When Giorgio Armani staged a massive fashion show in New York in October, it wasn’t an exclusive affair. He invited the general public to the show and said he was on a mission to “democratize” fashion.
“Naturally, I know that I’m going a bit against the rules in America, where there are nights reserved just for the VIPs and other nights where everyone is invited,” Armani said at the time, just before traveling to New York. “I think that I’ll be breaking the rules slightly.”
Broken the rules he has. Many industry titans, perhaps most famously Louis Vuitton and Gucci, have shunned the idea of second lines and product diversification. Reaching out to the masses is risky business, they claim. But Armani, who owns no fewer than five fashion labels, sees the sub-brands as an opportunity. In fact, some could argue, his exploitation of designer denim and T-shirts has actually aggrandized his iconic stature.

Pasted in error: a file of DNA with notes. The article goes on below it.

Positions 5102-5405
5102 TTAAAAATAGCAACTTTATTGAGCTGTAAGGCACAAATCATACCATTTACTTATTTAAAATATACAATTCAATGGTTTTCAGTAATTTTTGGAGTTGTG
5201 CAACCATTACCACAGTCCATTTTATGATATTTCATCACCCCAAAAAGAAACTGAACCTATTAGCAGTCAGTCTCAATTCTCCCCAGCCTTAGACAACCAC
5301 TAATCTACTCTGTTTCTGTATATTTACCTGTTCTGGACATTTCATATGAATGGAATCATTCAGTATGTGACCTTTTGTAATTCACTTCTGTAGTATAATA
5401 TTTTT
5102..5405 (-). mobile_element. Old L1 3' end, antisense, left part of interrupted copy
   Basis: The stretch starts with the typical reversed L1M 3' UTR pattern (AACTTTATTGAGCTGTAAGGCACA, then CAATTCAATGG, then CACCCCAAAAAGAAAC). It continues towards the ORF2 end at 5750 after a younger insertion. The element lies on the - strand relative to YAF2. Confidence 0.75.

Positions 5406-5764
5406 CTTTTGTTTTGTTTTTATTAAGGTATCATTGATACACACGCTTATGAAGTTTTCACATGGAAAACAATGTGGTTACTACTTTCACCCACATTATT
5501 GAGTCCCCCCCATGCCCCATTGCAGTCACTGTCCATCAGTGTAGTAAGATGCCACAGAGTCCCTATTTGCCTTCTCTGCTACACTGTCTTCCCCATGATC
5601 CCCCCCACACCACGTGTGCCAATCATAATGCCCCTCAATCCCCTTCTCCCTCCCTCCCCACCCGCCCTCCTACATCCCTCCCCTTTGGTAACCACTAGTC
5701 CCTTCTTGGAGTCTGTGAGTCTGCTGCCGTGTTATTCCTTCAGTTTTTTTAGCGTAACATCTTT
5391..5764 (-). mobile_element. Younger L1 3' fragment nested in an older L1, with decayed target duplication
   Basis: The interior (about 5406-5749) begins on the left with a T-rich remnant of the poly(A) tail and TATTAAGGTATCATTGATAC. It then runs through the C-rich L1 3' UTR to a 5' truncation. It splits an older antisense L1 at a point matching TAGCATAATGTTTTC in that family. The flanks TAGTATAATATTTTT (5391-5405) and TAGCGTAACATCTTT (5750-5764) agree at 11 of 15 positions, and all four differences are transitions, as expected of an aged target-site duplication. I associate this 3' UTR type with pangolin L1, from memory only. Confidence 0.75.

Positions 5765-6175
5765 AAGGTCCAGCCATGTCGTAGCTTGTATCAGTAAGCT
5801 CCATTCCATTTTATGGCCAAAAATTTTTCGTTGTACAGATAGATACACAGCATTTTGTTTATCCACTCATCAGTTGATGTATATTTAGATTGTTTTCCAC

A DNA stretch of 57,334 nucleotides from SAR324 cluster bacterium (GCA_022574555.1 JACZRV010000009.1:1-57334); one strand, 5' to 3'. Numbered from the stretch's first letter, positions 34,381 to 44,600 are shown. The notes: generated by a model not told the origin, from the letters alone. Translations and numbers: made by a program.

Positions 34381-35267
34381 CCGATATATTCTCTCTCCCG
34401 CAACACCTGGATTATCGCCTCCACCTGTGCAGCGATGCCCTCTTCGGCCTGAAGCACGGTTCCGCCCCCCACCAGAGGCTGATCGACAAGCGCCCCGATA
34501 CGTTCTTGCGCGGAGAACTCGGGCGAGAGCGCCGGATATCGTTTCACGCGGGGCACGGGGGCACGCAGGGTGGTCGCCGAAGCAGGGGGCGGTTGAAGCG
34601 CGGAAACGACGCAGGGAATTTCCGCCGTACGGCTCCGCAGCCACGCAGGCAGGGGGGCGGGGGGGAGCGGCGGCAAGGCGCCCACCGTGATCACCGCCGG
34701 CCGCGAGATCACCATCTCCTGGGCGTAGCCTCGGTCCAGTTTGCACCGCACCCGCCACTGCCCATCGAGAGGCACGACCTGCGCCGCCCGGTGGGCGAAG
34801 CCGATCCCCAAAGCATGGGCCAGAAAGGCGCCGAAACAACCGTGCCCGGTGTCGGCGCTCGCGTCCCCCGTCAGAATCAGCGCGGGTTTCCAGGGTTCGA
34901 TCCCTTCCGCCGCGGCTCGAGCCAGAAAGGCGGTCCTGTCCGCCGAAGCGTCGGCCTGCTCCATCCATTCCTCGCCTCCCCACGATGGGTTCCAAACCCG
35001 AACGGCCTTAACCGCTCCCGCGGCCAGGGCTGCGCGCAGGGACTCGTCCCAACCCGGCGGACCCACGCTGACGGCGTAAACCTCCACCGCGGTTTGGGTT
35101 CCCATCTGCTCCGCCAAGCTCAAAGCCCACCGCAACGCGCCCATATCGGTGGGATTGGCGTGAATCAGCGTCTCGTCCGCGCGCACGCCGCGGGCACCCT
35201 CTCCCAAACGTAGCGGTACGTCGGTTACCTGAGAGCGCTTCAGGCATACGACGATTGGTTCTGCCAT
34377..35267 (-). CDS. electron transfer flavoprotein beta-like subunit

Back in the Eighties, Italian teenagers wore cropped jackets to show off the Armani logo eagles on their jeans’ back pockets. Today, Americans need look no farther than the nearest shopping mall with an A|X Armani Exchange to buy into designer cachet with a $34 tank top. Armani is one of the few names in high fashion to have a presence on the Milan catwalk as well as near the local Starbucks.
The trick has been to maintain status while making a piece of the dream accessible to a broader swath of consumers.
“He’s always wanted to reach out and give things to people according to what they can afford. So he’s got this profound democratic spirit himself,” said John Hooks, Armani’s commercial and marketing director. Hooks said preventing cannibalization is tricky, but the company has succeeded by using each brand to conquer a different market segment or retail channel.
“My job really is to be the sort of director of the orchestra. To make sure they all play in harmony and not against each other,” he said. “The message has to be clear to the consumer. Concentrate on Giorgio Armani and Emporio Armani. The other lines…live off the reflected glory of those two.”
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